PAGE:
William Audley Couper papers

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William Audley Couper papers

William Audley Couper, son of John Couper (1759–1850) and younger brother of James Hamilton Couper (1794–1866), married Hannah Page King (d. 1896), daughter of Thomas Butler King (1800–1864) and Anna Matilda (Page) King (d. 1859). Couper managed Hamilton, a plantation on St. Simon's Island, Ga., from the early 1840s until 1861, and later lived at Carteret's Point and in Ware County, Ga. The collection includes correspondence and other Papers, chiefly 1850–1900. Included are scattered early 19th-century business papers of Georgia planters John Couper (1759–1850) and William Page (d. 1827), maternal grandfather of Hannah Page King Couper; numerous letters in the 1850s between Anna Matilda (Page) King and her daughter, Hannah Page King Couper; letters of other King relatives, some of which deal with the slavery issue; letters from Henry Lord Page King, a student at Yale University, 1849–1852, to his sister, Hannah Page King Couper; Civil War letters from King family women on the homefront and men in the Confederate army in Virginia; post-Civil War letters from Hannah Page King Couper's sisters and from the children of Hannah and William Audley Couper; and papers and diaries of the family of Anna Couper Marshall, Hannah and William's daughter, who lived in Rome, Ga.

Correspondence consists largely of letters from members of the King family to the Coupers, especially from Anna Matilda Page King to her daughter, Hannah Page King Couper, often called "Tootee" by her parents. A voluminous correspondence between Anna and her daughter began during Anna's summer 1852 trip north for her health, and continued until Anna's death in 1859. These letters, largely from Anna to Hannah, discuss Anna's travels, including her stays in various northern boarding houses; encounters with black servants there; descriptions of various cities and towns, such as New Haven, Conn. (including the 1852 graduation ceremony at Yale University), Allentown, Pa., and New York City; illnesses and medical treatments; the effects of a fire on a ship docked at the Couper's plantation; social life in the antebellum North; and miscellaneous business affairs, including the possible purchase of Hamilton Plantation. Several letters describe trips to dressmakers, shopping for clothing and accoutrements, and the contents of trunks King requested shipped from home. Over the course of her letters, Anna King reveals a growing desire to leave the South, first suggesting that her family join her in the North, and then urging her husband to move the family permanently to California, as she is anxious to cease holding slave property.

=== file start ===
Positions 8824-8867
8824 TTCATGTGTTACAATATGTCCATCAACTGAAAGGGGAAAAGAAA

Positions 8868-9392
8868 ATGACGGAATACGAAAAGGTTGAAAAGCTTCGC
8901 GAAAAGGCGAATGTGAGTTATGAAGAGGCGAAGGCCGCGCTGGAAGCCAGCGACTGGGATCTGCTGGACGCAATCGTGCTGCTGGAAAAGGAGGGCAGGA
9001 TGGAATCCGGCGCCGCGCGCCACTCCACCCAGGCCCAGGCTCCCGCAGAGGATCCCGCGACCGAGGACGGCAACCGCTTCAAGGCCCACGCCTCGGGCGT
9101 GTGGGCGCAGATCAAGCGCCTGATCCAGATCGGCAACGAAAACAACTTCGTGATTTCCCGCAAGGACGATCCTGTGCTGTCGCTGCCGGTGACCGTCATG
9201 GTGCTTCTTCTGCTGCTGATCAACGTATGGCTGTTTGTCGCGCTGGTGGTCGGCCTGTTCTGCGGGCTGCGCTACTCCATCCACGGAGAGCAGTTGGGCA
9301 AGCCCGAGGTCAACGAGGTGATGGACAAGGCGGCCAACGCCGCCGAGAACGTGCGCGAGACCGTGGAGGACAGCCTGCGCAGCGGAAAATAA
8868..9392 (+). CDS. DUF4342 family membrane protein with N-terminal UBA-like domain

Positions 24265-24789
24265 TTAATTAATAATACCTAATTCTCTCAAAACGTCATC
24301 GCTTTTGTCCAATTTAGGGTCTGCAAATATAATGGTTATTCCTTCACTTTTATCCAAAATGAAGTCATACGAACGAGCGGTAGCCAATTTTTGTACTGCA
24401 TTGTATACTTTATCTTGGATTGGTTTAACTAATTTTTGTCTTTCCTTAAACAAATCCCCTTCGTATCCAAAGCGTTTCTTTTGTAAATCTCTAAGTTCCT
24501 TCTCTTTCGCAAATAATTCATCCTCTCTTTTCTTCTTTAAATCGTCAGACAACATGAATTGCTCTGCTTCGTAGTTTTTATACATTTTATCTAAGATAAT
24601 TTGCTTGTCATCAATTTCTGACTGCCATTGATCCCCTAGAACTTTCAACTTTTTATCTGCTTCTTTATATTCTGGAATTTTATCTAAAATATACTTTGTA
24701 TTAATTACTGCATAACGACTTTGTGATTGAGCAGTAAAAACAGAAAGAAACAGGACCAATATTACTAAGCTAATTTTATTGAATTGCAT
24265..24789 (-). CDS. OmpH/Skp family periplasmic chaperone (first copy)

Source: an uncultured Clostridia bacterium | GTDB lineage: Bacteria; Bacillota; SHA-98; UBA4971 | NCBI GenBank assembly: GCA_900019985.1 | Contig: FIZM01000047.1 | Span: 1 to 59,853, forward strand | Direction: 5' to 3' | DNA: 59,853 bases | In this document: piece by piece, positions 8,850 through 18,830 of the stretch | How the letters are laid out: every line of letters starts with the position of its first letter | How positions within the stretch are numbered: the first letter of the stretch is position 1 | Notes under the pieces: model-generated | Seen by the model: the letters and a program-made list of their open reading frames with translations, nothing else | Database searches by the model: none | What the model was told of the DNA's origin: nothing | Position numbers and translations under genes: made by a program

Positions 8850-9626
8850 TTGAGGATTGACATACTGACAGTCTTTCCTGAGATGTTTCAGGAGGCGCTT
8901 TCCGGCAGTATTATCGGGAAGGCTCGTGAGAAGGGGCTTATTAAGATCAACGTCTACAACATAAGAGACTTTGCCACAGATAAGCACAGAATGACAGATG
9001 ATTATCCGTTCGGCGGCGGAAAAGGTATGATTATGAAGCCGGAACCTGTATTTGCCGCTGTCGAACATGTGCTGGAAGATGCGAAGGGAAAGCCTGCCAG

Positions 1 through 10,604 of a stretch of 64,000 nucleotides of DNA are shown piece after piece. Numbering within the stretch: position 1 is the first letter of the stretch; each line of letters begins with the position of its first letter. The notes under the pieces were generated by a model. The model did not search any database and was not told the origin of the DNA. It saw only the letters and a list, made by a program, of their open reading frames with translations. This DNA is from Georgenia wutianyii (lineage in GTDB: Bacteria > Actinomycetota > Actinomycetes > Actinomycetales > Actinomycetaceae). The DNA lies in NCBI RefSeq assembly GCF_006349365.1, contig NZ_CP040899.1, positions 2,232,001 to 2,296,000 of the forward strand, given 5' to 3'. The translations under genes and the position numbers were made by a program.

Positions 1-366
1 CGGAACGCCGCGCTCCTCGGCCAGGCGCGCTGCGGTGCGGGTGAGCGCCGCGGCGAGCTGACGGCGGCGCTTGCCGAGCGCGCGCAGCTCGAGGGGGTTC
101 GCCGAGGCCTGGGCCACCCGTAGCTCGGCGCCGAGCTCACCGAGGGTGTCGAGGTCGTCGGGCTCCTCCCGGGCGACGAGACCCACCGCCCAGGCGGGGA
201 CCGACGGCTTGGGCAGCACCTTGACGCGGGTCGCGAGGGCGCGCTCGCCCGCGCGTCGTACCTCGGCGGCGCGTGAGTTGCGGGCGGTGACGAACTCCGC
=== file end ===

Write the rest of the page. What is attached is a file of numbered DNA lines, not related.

Frequent and detailed correspondence between Anna and Hannah upon Anna's return home documents the daily routine of the plantation, the care of black children, and the relationship between slaves and the Couper family. Hannah and William lost a child during this period, and they received several letters of condolence; William Audley Couper also seems to have been sickly, as Anna expressed a great deal of concern for her daughter, whose life is "wrapped up in his" (25 December 1856). Other letters in this subseries are chiefly from Thomas Butler King, Jr., and describe his experiences in San Francisco, where he was working in the office of his father, then a customs collector, and attending college.

folder 11: January–May 1852

folder 11: January–May 1852

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56 pages: 0% indexed, 9% transcribed, 5% needs review
folder 12: June 1852

folder 12: June 1852

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39 pages: 0% indexed, 16% transcribed, 13% needs review
folder 13: July–August 1852

folder 13: July–August 1852

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84 pages: 0% indexed, 3% transcribed, 2% needs review
folder 14: September 1852

folder 14: September 1852

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59 pages: 0% indexed, 0% transcribed
folder 15: October–December 1852

folder 15: October–December 1852

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79 pages: 0% indexed, 1% transcribed, 1% needs review
folder 16: 1853–1855

folder 16: 1853–1855

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69 pages: 0% indexed, 0% transcribed
folder 17: January 1856

folder 17: January 1856

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48 pages: 0% indexed, 0% transcribed
folder 18: February 1856

folder 18: February 1856

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52 pages: 0% indexed, 0% transcribed
folder 19: March–April 1856

folder 19: March–April 1856

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81 pages: 0% indexed, 0% transcribed
folder 20: May–December 1856

folder 20: May–December 1856

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85 pages: 0% indexed, 0% transcribed
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